Dr. Inscho is piecing together the roles of interleukin-6 as well as the cytokines TNF- and TGF- in the problems that occur in the microvasculature of kidneys in hypertension.
"We have been interested in the hypertension angle because we know blood vessels in the kidney don't function correctly; they also don't function correctly in diabetes. These two diseases are major players for kidney damage and it's a huge problem in Western society today," Dr. Inscho said. "Our studies are designed to look at how the kidney controls its blood flow, why it's broken in hypertension and whether or not we can make the case these agents are involved."
Dr. Webb is looking at what role these agents or cytokines may play at the basic level of the smooth muscle cells that comprise blood vessel walls inside the kidney. "In hypertension, blood vessels are over-constricted and I am interested in the constrictor mechanisms," he said.
He will test his hypothesis that angiotensin II, a blood vessel constrictor released by the kidneys, makes blood pressure start to rise by producing the oxygen-free radical, superoxide, and keeps the blood pressure up by inducing expression of the inflammatory mediator, interleukin-6, inside the blood vessel wall.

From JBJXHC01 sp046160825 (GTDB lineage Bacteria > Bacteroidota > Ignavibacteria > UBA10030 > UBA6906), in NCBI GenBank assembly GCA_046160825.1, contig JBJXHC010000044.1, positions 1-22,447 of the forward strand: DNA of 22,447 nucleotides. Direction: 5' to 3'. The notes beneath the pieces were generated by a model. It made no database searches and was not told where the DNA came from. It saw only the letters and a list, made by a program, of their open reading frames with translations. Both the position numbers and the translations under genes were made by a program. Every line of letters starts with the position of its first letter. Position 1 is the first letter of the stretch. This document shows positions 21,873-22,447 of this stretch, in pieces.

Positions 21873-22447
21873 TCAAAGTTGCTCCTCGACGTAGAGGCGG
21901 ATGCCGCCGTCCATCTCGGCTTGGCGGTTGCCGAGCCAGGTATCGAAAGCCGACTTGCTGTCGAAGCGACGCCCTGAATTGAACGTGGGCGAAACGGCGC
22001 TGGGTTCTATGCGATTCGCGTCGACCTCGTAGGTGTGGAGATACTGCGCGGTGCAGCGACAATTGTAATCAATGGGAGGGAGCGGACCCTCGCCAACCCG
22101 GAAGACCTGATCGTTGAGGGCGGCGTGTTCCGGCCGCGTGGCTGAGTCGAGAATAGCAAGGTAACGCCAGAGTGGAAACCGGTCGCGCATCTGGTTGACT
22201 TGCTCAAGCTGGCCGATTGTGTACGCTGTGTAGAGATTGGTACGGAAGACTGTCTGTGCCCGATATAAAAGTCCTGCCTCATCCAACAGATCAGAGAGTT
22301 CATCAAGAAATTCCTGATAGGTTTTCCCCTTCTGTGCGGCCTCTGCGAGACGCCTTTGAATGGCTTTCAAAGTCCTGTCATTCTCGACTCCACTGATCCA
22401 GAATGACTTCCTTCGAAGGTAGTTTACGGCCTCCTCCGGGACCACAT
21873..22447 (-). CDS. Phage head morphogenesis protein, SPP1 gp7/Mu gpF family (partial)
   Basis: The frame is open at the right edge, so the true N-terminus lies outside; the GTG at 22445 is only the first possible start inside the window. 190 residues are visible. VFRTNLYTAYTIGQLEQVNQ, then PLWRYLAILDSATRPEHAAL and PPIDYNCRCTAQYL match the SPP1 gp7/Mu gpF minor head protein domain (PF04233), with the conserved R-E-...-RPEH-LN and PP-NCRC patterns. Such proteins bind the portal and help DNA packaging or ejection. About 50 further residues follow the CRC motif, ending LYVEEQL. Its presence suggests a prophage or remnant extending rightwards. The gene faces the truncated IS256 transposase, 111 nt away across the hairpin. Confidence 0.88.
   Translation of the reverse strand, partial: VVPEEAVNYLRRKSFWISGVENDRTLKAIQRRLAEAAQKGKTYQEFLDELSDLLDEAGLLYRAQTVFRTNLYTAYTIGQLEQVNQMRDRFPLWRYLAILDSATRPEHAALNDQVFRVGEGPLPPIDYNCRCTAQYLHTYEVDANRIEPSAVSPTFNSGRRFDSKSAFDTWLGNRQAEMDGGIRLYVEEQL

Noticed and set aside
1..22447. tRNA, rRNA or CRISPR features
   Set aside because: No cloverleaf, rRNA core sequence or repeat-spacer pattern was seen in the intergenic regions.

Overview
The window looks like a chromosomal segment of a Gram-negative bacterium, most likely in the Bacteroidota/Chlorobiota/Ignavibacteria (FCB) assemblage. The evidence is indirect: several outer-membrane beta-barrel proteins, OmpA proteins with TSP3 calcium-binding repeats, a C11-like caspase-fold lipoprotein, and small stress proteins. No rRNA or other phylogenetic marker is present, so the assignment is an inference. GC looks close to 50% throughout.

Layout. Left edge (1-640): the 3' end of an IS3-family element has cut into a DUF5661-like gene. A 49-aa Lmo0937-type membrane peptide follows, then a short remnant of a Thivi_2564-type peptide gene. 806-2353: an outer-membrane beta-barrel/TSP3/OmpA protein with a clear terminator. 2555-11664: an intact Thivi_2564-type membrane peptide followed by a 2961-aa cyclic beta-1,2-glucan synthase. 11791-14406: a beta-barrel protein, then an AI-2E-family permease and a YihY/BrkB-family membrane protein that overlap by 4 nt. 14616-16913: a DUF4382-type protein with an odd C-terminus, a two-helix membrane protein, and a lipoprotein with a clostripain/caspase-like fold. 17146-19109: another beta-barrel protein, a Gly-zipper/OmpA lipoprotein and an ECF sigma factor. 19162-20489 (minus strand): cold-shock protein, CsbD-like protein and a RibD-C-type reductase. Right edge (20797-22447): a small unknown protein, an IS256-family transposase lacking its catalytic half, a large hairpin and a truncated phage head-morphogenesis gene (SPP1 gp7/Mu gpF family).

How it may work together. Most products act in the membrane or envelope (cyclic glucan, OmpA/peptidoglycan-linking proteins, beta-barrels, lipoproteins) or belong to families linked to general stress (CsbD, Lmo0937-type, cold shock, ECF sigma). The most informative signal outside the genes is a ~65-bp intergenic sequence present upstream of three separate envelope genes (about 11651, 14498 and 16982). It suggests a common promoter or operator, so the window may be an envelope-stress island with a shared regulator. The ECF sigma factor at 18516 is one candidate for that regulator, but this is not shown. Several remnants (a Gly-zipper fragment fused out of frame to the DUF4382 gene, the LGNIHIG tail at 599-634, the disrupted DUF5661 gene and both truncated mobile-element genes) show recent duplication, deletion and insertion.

Superoxide and interleukin-6 increase levels of the enzyme, Rho-kinase, which Dr. Webb and his colleagues have found has an important role in the body's ability to maintain an elevated blood pressure; in fact, Rho-kinase seems to have a larger role in contractility in hypertension than when pressures are normal.
"Hypertension is not a single gene defect," Dr. David Pollock said. "It's a disease that is very complex and involves a lot of genes that interact. You listen to these pharmacogenetics experts and they tell you your gene information is going to be imprinted on a credit card one day and it's going to tell you whether you secrete too much interleukin-6 or something like it and that you need a specific combination of medications based on your profile. One of those might be an inhibitor of the cytokine pathway. That is sort of the dream world right now, but it could be the reality some day."